The district paid for Hodge to take a six-month course on personalized learning, but he stresses that there are no experts. “When someone says they’re an expert in ‘personalized learning,’ you have to look at their background. People use [PL] as a noun—that's super detrimental. It’s not a package or end game—it’s a process, a verb. It’s something that’s done. You personalize learning.” 

To combat these misconceptions both Hodge and Johnson are working to reconstruct their message by separating technology from the pedagogy with teachers, a difficult task with the two ideas tied together at the district level. However, Hodge says he will remain on his “soap box” until teachers in his schools understand that they must gradually transition students into self-directed learning, whether or not they're using technology.

“In order to effectively personalize students’ learning the teacher at some point must transfer ownership of learning to students,” says Hodge.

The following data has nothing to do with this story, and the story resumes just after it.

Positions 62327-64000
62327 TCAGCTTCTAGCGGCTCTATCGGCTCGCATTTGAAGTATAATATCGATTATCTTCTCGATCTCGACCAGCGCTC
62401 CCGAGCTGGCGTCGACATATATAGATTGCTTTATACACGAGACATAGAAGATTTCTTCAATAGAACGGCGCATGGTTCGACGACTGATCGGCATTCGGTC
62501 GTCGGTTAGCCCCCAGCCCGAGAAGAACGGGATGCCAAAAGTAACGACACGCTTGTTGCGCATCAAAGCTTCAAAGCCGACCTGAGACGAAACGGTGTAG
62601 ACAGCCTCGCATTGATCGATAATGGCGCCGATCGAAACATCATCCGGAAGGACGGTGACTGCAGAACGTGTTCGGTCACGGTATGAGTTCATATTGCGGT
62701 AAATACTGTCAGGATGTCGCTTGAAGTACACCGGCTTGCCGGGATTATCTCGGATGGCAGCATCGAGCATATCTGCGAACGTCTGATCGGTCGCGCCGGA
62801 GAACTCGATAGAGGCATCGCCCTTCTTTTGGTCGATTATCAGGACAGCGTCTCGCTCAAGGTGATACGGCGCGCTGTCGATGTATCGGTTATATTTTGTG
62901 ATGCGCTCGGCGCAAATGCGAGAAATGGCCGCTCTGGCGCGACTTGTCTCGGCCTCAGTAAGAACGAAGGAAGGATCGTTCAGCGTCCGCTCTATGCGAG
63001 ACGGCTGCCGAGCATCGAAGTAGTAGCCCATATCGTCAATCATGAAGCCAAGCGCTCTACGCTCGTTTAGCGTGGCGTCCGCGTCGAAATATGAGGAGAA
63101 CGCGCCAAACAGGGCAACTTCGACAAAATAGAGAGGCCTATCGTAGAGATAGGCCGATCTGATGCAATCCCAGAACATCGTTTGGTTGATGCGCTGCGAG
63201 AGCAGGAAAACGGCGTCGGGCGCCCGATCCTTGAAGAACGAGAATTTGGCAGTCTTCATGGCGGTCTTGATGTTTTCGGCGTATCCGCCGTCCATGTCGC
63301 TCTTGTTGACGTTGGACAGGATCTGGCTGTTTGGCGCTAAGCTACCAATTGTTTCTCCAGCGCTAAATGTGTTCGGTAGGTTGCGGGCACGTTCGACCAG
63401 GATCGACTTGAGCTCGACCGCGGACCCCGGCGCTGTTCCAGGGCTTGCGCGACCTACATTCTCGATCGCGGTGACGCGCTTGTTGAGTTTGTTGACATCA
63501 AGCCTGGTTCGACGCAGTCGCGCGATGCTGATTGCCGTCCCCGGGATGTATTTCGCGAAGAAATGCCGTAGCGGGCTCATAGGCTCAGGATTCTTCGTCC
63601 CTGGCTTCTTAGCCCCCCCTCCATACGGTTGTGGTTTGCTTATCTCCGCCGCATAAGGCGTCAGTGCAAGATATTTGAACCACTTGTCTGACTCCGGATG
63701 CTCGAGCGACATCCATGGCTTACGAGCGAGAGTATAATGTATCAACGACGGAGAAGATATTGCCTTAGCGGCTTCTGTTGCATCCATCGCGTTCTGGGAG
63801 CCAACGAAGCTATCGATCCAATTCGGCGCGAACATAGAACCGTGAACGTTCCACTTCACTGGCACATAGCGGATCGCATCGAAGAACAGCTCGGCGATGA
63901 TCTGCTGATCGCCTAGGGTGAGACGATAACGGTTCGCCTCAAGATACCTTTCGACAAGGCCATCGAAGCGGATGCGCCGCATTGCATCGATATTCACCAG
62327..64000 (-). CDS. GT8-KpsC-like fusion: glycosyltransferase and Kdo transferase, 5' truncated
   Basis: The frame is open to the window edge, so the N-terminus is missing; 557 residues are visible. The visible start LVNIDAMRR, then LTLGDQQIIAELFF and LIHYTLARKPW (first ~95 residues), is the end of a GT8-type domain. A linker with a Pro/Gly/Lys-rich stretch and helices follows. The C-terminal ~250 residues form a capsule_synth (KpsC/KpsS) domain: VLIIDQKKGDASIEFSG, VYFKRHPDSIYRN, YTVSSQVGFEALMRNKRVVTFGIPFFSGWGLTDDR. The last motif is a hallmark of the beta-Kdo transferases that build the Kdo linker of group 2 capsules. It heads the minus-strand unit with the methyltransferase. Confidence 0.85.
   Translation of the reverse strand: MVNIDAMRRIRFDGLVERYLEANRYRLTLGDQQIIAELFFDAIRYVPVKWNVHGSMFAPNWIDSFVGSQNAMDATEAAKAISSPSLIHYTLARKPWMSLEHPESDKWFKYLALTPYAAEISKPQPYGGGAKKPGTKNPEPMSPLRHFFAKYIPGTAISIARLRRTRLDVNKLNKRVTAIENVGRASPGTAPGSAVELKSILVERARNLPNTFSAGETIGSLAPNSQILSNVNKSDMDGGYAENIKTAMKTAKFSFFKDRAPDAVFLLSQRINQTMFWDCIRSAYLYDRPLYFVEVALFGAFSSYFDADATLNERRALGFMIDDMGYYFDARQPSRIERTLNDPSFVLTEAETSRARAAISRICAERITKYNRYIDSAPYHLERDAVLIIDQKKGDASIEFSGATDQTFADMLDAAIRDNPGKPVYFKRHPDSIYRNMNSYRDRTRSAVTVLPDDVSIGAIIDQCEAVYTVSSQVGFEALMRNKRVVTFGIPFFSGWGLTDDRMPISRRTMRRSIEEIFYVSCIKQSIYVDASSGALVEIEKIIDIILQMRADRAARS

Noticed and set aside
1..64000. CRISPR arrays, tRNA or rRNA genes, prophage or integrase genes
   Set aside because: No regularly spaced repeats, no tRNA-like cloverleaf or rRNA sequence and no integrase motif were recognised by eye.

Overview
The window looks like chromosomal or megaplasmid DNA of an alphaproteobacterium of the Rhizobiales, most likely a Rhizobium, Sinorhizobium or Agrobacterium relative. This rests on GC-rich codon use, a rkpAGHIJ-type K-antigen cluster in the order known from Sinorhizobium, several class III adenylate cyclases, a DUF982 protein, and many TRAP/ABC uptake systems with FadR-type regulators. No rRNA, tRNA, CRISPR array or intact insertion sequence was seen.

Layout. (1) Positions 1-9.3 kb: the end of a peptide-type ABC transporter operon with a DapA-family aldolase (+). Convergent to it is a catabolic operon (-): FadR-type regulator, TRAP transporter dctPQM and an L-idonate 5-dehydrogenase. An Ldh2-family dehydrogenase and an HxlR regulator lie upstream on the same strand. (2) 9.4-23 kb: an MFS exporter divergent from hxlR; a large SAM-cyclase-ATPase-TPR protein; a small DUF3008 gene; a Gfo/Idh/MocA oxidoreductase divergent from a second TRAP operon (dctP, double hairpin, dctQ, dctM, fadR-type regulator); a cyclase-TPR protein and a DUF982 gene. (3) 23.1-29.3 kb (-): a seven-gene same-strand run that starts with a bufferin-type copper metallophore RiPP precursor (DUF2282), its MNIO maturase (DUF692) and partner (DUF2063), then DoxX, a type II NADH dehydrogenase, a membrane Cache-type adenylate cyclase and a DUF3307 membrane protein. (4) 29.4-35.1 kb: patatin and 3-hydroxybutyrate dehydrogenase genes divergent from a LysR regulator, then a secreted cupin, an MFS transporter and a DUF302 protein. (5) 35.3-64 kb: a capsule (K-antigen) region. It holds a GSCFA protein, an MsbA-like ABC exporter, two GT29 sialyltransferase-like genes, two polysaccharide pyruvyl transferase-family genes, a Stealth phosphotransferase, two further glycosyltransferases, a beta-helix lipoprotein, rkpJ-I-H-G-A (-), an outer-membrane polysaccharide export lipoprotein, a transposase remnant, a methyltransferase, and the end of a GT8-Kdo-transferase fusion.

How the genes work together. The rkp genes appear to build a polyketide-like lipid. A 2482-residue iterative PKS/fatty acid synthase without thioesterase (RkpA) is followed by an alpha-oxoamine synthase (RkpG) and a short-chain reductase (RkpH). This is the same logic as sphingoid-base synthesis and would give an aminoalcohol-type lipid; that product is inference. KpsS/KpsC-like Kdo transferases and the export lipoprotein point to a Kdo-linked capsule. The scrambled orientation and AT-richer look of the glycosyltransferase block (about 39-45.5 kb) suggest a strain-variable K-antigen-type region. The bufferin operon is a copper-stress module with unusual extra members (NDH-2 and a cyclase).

Hodge says he is willing to open up his school so people can come in and learn from their mistakes. Hosting what he describes as “Learning Walks,” Hodge invites parents, teachers, administrators into his teachers’ classrooms so they can offer feedback and support—hoping his transparency can encourage others to share their successes and failures.

“I think a lot of people are scared of letting people know that it didn’t work for them. That is our biggest weakness in all of this,” says Hodge. “Personalized learning has great sound bites and images, but when they try it, and it doesn't work, they get very insecure about it. What I have learned and what is going to strengthen our work moving forward, has come from iteration and talking about what's not working.”

Two years into the journey, Hodge feels upbeat about the directions he sees. “School’s just starting. I feel like this year, we’re in a really solid place. Our understanding is better. And it’s a better time to roll it out on larger scale because we know what we’re talking about.” 

This work is licensed under a Creative Commons Attribution-NonCommercial-NoDerivatives 4.0 International License.